The default option is Text only, but you can also select Mosaic (which prints a collage of album art from the various tracks on the front and puts a song listing on the back), or have a combination of various text- and image-based choices.
A great way to make a playlist based on a set of given variables is by creating a Smart Playlist.
Go to File > New Smart Playlist. Now you can add various conditions to narrow down your iTunes Library, simply by altering the pull-down menus and then adding new rules by clicking on the + symbol on the right side of the window.
If, for example, you want to instantly create a playlist featuring all your music from 1992, you can do this in no time! Just select Year in the first menu, is in the second one, and then type 1992 in the box on the right.
You can also limit the amount of tracks the playlist contains and even have live updating, so that iTunes automatically adds news songs that match the Smart Playlist’s criteria.
The range of playlists you can create is almost limitless, so you’re free to let your imagination run wild. For a good starting point, we recommend that you check out the www.smartplaylists.com, which has plenty of examples for you to try.
On a basic level, playlists are very straightforward – you just create a new one and drag your songs into it. This doesn’t duplicate them, as it only creates a link to the original file.
This means that you can make as many playlists as you like and it won’t affect your iTunes Library or your Mac’s memory. There are lots of things you can do with playlists, though, that might surprise you:
- Saving playlists - you can save a copy of a playlist, then export it to another iTunes Library. As long as the songs are duplicated in the other Library, all the tracks will play fine. To save an individual playlist, select it and go to File > Export (picking XML from the drop-down menu); to save all of them, choose File > Export Library. Then, to import them into your other iTunes Library, select File > Import.
- Searching playlists - if you have a massive playlist library, and you want to quickly check and see if a particular song is already in one of your playlists, right-click on that song and choose Show in Playlist from the list of options.
- Organising playlists in folders - staying with those who have a large collection of playlists, it’s worth remembering that it’s easy to sort them into folders. Choose File > New Folder, give the folder a name and then drag all the playlists you want into it.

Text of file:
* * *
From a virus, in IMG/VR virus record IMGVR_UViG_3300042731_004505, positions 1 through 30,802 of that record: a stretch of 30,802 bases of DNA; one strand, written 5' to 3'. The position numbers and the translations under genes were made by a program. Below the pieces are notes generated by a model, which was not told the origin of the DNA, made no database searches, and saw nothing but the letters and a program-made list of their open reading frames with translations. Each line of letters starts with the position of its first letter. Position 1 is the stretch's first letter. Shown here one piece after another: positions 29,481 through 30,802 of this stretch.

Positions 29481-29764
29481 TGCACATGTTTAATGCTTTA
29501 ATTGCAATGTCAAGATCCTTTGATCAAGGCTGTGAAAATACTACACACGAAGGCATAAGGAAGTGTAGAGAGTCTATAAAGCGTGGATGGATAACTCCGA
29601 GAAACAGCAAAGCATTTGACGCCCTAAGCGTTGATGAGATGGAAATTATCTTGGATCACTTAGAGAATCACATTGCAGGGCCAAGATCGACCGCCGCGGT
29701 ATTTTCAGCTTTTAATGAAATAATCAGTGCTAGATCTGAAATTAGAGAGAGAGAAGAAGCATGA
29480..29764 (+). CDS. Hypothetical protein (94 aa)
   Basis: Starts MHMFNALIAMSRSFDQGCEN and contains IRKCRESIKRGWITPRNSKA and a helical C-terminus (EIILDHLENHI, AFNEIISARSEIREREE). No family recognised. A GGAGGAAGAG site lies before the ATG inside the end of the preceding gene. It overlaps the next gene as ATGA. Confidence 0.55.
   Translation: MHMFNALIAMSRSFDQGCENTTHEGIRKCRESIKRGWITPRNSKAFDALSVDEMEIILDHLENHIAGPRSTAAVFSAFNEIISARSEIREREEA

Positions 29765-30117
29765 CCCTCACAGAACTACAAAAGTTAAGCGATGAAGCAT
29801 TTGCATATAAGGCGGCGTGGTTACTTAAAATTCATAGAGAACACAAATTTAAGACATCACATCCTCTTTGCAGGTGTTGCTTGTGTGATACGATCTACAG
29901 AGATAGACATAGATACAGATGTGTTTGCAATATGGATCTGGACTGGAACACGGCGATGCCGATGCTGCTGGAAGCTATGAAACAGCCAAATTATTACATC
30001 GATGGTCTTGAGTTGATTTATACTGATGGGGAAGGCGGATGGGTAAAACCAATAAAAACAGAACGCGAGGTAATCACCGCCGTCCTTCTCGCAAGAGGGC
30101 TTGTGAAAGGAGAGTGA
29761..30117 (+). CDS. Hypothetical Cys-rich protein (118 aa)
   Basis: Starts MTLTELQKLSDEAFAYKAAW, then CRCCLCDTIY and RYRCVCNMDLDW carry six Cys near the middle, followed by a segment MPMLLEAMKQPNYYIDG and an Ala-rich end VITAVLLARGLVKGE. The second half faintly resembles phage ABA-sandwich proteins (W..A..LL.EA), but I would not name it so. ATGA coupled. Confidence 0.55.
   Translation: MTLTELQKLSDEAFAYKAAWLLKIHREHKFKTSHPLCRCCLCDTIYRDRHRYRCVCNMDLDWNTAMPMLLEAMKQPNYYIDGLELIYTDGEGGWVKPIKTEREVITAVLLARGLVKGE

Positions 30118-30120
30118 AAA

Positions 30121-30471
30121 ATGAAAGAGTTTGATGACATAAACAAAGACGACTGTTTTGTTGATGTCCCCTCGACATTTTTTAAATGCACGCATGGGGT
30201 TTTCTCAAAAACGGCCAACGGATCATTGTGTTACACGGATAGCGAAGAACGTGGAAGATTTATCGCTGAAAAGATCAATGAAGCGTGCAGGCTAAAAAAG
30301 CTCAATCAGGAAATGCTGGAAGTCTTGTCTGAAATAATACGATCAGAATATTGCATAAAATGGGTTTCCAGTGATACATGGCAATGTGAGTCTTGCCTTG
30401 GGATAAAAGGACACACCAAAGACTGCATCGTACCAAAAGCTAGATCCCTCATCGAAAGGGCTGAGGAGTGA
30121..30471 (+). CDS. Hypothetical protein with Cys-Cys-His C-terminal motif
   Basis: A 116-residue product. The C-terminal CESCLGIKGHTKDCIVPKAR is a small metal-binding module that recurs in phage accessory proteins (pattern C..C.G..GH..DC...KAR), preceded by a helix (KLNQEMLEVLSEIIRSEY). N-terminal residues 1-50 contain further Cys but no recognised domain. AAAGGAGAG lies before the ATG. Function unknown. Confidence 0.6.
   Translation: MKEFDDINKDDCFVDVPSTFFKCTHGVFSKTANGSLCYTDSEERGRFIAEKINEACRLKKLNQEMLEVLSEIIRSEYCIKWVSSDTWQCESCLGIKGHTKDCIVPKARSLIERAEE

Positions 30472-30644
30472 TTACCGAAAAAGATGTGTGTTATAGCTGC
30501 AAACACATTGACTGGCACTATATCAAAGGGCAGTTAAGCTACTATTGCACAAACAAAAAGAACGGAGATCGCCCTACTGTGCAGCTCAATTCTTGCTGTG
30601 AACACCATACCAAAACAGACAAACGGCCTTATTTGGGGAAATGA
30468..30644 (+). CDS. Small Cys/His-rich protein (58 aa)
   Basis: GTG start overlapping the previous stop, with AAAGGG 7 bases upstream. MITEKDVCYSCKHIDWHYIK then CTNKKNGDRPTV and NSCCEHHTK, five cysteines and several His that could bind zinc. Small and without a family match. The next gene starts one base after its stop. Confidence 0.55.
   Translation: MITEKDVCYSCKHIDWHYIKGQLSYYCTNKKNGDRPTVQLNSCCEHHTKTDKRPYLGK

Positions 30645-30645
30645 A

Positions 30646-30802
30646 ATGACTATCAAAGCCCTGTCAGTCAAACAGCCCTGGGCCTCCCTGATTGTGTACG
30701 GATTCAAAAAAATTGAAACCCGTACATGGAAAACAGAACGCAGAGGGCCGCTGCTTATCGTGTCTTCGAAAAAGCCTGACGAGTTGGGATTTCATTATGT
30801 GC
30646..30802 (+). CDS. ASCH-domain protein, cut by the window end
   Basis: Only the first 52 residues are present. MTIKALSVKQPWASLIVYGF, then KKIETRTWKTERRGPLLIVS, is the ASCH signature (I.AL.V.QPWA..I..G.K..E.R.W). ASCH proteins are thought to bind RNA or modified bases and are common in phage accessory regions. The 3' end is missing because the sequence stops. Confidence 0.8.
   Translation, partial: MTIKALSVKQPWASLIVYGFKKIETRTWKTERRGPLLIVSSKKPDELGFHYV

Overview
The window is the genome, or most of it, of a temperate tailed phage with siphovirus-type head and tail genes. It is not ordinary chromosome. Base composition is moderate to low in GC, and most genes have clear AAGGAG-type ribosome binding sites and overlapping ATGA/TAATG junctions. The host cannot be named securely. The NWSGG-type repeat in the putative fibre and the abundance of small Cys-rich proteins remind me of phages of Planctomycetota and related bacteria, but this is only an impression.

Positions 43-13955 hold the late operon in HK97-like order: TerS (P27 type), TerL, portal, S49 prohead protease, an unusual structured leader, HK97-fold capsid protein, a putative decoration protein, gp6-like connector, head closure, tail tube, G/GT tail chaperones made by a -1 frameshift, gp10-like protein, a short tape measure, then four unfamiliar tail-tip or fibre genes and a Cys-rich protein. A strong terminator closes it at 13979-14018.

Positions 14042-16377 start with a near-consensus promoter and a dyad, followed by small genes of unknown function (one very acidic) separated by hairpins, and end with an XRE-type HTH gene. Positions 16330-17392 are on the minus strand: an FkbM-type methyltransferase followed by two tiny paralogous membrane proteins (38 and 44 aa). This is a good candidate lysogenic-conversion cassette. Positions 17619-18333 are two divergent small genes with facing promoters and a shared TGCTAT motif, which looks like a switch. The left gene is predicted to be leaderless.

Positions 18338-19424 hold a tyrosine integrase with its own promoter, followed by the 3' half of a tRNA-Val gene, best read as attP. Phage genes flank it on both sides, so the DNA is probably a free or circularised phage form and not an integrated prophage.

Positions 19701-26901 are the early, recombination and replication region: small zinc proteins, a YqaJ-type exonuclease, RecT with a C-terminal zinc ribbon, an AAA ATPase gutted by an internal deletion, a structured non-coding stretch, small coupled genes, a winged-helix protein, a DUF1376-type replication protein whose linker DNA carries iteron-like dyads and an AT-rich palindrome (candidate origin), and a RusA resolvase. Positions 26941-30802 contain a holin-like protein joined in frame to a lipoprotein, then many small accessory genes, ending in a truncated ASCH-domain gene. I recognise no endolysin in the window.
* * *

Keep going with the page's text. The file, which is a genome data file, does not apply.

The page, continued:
As good as iTunes undoubtedly is, it’s worth knowing that it can be made even better by AppleScripts. For the unaware, these are small programs that can be added on to the main software to give additional features.
Rather than being standalone programs in themselves, AppleScripts are actually accessed and run directly through the main software.
There are hundreds of useful ones at Doug’s AppleScripts for iTunes, but here are just a few of our favourite ones to get you started:
- Import iPod Audio Files - this first handy AppleScript was written by Doug himself and allows you to copy tracks from your iPod to your computer, adding them directly to your iTunes music folder. Sadly, it’s not compatible with the iPhone or iPod touch, but it has been updated recently to work with Leopard.
- Find Album Artwork With Google - this does what you’d expect. Generally we’re pretty impressed with iTunes’ built-in album art finder, but there is still a surprisingly large number that it simply can’t find. This AppleScript will search through Google for you and try to come up with a suitable alternative.
- Make Bookmarkable - if you’re looking for an even easier way to make your tracks bookmarkable, then this is the AppleScript for you! Quite simply, it changes the file extension of the selected AAC track to ‘.m4b’, which means that it’s then treated in the same way as an audiobook.